The LCME expects that students in all phases of the curriculum will receive course grades within six weeks of the end of the course. While completing the continuous quality improvement review process of the 2022-23 academic year, we identified that not all pre-clerkship courses met this required timeline. In strategizing ways to address this gap, the Office of Undergraduate Medical Education recognized that it could provide additional support to faculty to fulfill this requirement.  Thus, beginning in AY2023-24, the Office of Undergraduate Medical Education improved its process of monitoring timely pre-clerkship grade submission by applying the same monitoring process used to ensure clerkship grade timeliness (as outlined in the NYMC SOM Policy on Grade Timeliness and Feedback on the SOM Policies page). Timeliness of pre-clerkship and clerkship grade submissions are also standing agenda items at the monthly Phase 1 Curriculum Subcommittee and Phase 2  & 3 Curriculum Subcommittee, respectively, and included as part of the annual phase reviews.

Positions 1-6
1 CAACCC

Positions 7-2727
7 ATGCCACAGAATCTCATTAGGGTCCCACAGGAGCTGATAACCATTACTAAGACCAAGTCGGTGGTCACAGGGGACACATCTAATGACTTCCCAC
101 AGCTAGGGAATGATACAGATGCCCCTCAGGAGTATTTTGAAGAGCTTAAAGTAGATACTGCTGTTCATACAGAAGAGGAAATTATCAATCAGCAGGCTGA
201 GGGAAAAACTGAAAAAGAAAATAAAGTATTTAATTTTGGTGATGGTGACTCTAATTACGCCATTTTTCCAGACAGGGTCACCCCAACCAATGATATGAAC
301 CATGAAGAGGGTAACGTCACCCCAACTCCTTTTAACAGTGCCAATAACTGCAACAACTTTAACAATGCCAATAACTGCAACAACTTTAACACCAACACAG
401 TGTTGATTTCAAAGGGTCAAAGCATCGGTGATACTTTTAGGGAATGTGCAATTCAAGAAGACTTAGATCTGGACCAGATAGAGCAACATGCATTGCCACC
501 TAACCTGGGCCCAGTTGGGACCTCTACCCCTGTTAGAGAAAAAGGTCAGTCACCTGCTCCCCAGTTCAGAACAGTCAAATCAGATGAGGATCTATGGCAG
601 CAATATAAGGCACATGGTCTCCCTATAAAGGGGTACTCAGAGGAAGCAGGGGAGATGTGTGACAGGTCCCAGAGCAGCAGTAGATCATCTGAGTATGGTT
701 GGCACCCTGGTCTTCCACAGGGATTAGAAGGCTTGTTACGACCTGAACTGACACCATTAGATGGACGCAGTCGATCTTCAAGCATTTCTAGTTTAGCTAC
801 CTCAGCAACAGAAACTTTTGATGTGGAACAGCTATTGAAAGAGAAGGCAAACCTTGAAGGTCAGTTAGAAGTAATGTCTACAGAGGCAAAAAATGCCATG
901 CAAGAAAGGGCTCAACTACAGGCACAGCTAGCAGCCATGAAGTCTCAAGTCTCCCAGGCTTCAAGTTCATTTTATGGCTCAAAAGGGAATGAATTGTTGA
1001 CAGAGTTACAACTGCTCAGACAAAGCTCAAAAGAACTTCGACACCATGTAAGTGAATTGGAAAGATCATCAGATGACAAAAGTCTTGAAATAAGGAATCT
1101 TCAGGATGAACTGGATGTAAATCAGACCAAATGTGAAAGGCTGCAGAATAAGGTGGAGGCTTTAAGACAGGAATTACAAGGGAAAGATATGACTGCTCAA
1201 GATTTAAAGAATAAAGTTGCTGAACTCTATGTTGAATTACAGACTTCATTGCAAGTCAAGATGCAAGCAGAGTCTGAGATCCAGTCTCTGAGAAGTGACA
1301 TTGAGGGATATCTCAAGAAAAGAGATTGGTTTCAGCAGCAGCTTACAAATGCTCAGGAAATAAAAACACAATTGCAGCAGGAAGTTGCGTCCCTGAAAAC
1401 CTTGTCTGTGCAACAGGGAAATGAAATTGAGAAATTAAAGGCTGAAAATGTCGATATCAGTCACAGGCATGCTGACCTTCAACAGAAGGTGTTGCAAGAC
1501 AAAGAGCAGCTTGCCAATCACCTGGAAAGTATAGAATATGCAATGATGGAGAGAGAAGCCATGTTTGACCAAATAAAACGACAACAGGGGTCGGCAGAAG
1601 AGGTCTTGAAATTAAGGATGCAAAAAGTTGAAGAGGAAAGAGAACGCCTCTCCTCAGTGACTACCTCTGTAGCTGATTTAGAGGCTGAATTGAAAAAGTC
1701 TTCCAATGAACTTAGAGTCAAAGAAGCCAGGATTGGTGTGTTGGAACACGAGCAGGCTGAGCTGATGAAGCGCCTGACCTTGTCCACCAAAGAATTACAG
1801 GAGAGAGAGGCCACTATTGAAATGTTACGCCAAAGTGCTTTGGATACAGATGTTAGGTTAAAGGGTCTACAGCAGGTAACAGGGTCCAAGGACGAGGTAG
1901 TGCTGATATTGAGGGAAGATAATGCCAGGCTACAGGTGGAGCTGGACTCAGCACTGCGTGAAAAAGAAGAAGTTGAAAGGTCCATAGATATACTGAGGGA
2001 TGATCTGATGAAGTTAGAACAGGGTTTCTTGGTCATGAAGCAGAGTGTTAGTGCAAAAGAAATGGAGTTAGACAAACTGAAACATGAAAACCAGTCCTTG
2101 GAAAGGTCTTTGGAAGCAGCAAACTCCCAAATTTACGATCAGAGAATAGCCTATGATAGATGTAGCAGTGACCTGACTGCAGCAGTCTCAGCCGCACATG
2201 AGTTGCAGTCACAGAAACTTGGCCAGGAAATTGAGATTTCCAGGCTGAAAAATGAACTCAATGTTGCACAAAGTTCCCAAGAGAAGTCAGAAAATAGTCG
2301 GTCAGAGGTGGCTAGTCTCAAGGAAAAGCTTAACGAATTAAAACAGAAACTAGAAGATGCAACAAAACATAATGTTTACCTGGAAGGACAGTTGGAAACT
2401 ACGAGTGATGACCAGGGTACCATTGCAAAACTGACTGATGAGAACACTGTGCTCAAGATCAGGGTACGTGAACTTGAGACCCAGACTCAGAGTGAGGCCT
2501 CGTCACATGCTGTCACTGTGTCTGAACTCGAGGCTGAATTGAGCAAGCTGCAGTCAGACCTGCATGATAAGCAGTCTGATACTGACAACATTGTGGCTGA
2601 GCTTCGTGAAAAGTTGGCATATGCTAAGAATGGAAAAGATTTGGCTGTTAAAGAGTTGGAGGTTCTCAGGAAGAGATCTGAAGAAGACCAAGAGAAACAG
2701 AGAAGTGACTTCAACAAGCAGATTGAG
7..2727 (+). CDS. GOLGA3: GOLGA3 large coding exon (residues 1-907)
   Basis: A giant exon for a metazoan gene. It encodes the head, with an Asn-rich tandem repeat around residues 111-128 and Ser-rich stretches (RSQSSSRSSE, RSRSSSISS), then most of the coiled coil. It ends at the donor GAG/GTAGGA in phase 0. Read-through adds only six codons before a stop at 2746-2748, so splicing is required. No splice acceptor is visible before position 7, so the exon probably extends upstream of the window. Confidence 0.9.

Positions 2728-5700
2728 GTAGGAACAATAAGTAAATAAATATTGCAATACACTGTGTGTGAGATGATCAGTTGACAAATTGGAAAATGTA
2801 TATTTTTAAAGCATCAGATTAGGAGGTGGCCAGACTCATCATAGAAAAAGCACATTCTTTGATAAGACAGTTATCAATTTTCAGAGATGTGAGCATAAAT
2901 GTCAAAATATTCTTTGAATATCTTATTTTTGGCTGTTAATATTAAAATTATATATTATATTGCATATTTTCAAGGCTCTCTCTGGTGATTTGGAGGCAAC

Week of February 5

Element 9.1 Preparation of Resident and Non-Faculty Instructors

Element definition: In a medical school, residents, graduate students, postdoctoral fellows, and other non-faculty instructors in the medical education program who supervise or teach medical students are familiar with the learning objectives of the course or clerkship and are prepared for their roles in teaching and assessment. The medical school provides resources to enhance residents’ and non-faculty instructors’ teaching and assessment skills and provides central monitoring of their participation in those opportunities.

NYMC Response